The city of Boston will pay $3.1 million to a Black man who spent almost four decades in prison for a crime prosecutors agree he did not commit.
Frederick Clay, now 57, had just turned 16 years old when he was arrested and charged as an adult for murdering a cab driver in 1979.
He was convicted in 1981 and sentenced to life in prison.
“I was scared out of my mind. You can’t even buy a pack of cigarettes but you can go to a state prison for natural life,” he said on a 2018 WGBH podcast.
The historic settlement is one of the city’s largest payouts for police misconduct in years, and was reached in June but first reported last week by The Boston Globe.
Clay’s conviction was vacated in 2017 by a Suffolk Superior Court judge after investigators discovered multiple issues with the initial police investigation.
The deceased cab driver, Jeffrey S. Boyajian, was found to have been shot by a left-handed individual, and Clay is right-handed.
One witness, Richard Dwyer, told police he had seen three Black males climb into a taxi cab, but he couldn’t identify Clay until a detective placed him under hypnosis. Such evidence is widely considered as unreliable now.
“The bottom line was that anyone could look at this and say, ‘This would never ever happen in today’s world,'” Lisa Kavanaugh, who specializes in innocence cases with the state’s public defender program and helped Clay overturn his conviction, said to WGBH in 2018.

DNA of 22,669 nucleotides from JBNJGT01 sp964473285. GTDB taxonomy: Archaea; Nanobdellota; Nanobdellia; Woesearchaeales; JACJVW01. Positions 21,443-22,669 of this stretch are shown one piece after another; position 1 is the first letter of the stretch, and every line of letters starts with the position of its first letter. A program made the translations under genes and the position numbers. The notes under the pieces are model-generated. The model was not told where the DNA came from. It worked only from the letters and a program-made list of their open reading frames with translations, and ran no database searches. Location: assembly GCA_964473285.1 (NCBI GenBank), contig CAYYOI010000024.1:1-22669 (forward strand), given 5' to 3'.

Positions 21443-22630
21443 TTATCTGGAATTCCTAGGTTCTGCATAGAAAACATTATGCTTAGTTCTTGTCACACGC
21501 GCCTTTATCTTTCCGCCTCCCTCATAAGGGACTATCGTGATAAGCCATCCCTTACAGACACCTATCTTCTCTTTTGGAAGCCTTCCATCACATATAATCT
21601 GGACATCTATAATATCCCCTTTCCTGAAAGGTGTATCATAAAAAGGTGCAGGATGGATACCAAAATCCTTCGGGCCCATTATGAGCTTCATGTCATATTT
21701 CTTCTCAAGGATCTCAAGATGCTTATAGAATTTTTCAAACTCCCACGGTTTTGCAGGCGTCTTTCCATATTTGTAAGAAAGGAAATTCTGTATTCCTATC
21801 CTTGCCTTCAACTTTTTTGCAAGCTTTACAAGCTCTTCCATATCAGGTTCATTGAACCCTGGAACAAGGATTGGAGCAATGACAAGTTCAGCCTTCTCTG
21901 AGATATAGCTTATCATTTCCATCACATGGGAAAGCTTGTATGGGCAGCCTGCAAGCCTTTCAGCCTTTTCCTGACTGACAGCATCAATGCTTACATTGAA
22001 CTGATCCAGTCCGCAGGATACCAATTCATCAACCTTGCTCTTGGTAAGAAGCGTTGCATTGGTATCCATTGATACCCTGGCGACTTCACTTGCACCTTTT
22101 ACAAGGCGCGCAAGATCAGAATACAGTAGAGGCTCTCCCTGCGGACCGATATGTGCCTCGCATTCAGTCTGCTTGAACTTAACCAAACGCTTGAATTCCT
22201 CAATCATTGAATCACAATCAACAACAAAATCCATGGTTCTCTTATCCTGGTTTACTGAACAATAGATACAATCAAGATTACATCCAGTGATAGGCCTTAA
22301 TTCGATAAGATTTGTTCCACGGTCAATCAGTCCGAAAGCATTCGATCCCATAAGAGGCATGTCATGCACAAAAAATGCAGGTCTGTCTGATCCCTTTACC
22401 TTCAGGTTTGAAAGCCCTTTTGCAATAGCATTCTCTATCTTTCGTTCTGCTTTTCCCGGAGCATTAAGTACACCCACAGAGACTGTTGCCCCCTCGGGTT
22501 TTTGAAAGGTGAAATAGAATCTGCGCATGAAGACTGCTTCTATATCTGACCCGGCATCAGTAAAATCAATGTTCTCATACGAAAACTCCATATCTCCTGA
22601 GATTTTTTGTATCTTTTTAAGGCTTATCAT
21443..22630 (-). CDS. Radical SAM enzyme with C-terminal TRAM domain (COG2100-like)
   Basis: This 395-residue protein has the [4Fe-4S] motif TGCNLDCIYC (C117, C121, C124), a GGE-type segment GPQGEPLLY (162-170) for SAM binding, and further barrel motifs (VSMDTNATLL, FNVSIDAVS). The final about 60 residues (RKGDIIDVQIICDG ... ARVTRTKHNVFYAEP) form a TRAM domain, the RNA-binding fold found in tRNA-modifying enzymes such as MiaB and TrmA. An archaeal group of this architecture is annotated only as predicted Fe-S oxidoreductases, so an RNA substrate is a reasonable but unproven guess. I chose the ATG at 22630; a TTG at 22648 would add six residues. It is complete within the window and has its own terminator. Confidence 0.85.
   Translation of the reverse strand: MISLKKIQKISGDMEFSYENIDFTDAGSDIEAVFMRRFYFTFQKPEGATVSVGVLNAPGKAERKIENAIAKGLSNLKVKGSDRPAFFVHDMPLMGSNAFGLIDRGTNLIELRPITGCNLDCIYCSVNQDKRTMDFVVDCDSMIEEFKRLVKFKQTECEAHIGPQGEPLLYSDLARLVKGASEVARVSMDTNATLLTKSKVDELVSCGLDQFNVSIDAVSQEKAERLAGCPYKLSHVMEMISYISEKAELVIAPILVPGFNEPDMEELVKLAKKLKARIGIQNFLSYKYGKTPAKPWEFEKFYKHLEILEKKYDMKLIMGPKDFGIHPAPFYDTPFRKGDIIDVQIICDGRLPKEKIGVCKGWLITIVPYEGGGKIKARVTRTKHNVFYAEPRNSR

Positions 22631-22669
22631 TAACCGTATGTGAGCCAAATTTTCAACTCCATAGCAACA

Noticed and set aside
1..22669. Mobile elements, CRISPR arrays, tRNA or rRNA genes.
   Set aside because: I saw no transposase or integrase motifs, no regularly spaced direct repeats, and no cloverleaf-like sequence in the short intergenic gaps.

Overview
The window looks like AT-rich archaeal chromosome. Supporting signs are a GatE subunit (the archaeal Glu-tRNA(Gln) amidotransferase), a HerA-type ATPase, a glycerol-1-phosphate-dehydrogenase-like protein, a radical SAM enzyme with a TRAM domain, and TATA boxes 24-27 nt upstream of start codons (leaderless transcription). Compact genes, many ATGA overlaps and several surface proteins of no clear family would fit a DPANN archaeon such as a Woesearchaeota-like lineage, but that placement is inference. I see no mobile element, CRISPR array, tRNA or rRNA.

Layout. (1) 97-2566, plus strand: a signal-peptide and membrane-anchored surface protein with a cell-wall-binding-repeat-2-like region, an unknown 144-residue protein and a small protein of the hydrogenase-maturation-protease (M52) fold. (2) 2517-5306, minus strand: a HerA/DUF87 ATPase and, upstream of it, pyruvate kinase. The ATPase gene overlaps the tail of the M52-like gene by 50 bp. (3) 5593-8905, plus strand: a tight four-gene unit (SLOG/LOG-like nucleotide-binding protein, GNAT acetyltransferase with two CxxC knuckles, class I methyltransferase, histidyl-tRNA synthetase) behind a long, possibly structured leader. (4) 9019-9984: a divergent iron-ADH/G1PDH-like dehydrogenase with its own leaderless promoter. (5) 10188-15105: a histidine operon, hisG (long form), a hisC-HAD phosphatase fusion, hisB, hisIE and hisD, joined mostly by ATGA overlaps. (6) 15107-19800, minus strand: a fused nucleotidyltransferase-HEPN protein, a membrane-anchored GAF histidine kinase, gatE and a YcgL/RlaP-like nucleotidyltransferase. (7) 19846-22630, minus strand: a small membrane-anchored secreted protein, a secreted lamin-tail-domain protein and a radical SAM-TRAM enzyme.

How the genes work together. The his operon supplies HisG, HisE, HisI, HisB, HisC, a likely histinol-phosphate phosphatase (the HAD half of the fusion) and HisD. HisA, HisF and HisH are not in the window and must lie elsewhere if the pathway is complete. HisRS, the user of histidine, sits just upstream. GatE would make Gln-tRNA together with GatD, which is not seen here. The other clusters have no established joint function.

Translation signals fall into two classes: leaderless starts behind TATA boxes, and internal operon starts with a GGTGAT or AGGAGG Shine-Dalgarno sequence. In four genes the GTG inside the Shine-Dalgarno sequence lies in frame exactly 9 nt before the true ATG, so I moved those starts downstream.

At the time, the Suffolk prosecutor’s office hadn’t vacated a conviction not involving DNA in nine years.
After being released from prison, Clay sued the state for wrongful conviction, and received $1 million — the maximum allowed by state law.
The recent $3.1 million settlement Clay will receive is not the largest payout the city has made in the last decade. Boston has spent $15 million on police misconduct claims in the last 10 years.
Shawn Drumgold received $5 million in 2014 after being wrongfully convicted of killing a 12-year-old girl and serving 15 years for the crime.
In 2009, the city paid $3.25 million to a man wrongfully convicted of raping three woman in 1980.
The city has also settled several excessive force claims through multiple five-figure and six-figure payouts in recent years.
“It’s becoming increasingly clear that juries recognize, first, that wrongful convictions happen,” said one of Clay’s attorneys, Emma Freudenberger, to WBUR last week. “Second, that wrongful convictions happen because of police misconduct — and third, that when wrongful convictions happen the damage that they do to a person’s life is just extraordinary and unparalleled.”